John Boyle, a solicitor in our Clinical Negligence team considers the recent judgment concerning the obligation on medical professionals to consult with patients when putting a Do Not Attempt Resuscitation Order in place.
We welcome John’s piece to our blog and should you have any concerns about this type of issue, or any matter relating to medical negligence, or medical treatment, please do not hesitate to contact John.
A case brought by the family of a woman who died after doctors had imposed a “Do Not Resuscitate Order” (DNARO) has succeeded in the Court of Appeal.
Janet Tracey had terminal lung cancer and was admitted to hospital following a road traffic accident. The Hospital Trust placed a Do Not Attempt Cardio-Pulmonary Resuscitation notice on her medical records file. That notice was cancelled after three days when her family expressed concerns about it as they had not been consulted. Three days later, her condition deteriorated and another notice was imposed after consultation with her family. Mrs Tracey died two days later.
An application for Judicial Review was brought by Mrs Tracey’s family against the Hospital Trust and the Secretary of State for Health alleging that her right to respect to private and family life (protected by Article 8 of the European Convention of Human Rights/the Human Rights Act 1998) had been violated by the failure to consult prior to imposing the DNARO. Article 8 protects personal autonomy relating to decisions about life and death.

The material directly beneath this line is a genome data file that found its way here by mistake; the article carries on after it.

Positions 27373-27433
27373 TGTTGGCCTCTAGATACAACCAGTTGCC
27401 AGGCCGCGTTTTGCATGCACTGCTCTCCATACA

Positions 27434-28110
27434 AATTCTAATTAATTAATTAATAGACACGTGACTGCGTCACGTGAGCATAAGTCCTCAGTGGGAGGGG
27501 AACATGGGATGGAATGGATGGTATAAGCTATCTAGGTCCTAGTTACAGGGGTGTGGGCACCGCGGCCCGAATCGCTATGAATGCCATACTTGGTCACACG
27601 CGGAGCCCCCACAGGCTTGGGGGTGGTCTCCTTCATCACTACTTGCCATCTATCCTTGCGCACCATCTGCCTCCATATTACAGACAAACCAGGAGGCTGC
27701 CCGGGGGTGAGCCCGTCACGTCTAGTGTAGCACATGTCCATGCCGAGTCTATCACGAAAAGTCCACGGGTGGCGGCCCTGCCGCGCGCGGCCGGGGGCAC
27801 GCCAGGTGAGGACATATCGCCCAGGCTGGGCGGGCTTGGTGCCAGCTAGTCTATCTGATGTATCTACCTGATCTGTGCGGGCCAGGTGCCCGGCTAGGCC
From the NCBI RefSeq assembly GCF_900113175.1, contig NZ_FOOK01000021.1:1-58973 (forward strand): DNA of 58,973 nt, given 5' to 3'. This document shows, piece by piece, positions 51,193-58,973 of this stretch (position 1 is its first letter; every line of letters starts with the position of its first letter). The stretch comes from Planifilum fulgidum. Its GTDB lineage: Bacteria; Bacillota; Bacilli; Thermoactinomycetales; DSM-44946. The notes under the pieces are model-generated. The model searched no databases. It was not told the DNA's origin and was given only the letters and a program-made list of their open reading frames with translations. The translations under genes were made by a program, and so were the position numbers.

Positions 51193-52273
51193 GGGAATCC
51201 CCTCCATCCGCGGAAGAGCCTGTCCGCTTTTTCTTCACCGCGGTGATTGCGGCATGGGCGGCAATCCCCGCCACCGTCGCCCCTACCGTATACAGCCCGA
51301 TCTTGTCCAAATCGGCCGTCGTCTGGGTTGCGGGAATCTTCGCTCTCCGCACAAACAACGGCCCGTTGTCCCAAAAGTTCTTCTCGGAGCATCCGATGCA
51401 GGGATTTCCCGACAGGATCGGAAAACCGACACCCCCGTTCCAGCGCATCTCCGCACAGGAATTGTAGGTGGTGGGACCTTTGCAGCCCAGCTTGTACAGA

The Court of Appeal unanimously found in the family’s favour. Giving the leading Judgment the Master of the Rolls Lord Dyson found that Article 8 was engaged and in Mrs Tracey’s case it had been breached. He said:
“A decision as to how to pass the closing days and moments of one’s life and how one manages one’s death touches in the most immediate and obvious way a patient’s personal autonomy, integrity, dignity and quality of life.”
The Court went on to find Article 8 meant that there have to be convincing reasons not to involve a patient prior to imposing a DNARO, it was for Hospitals to show what these convincing reasons are for non-involvement in the decision making process. Concerns of doctors that having such conversations may cause distress to patients will not be a good reason for not involving them. The Court did find that there would be no obligation to consult if as a consequence the patient will suffer psychological or physical harm.
The Court further found the absence of clear and accessible policies concerning DNAROs could also breach Article 8. Policies should be directed towards patients and families with copies given to them automatically.
The case will have a major impact on how DNAROs are imposed by healthcare providers throughout the UK. It is anticipated that bodies such as the General Medical Council and the British Medical Association will now revisit the guidance given to doctors in this area.
Anyone seeking legal advice on these issues should contact one of our specialist Health and Social Care lawyers on 0800 316 8892.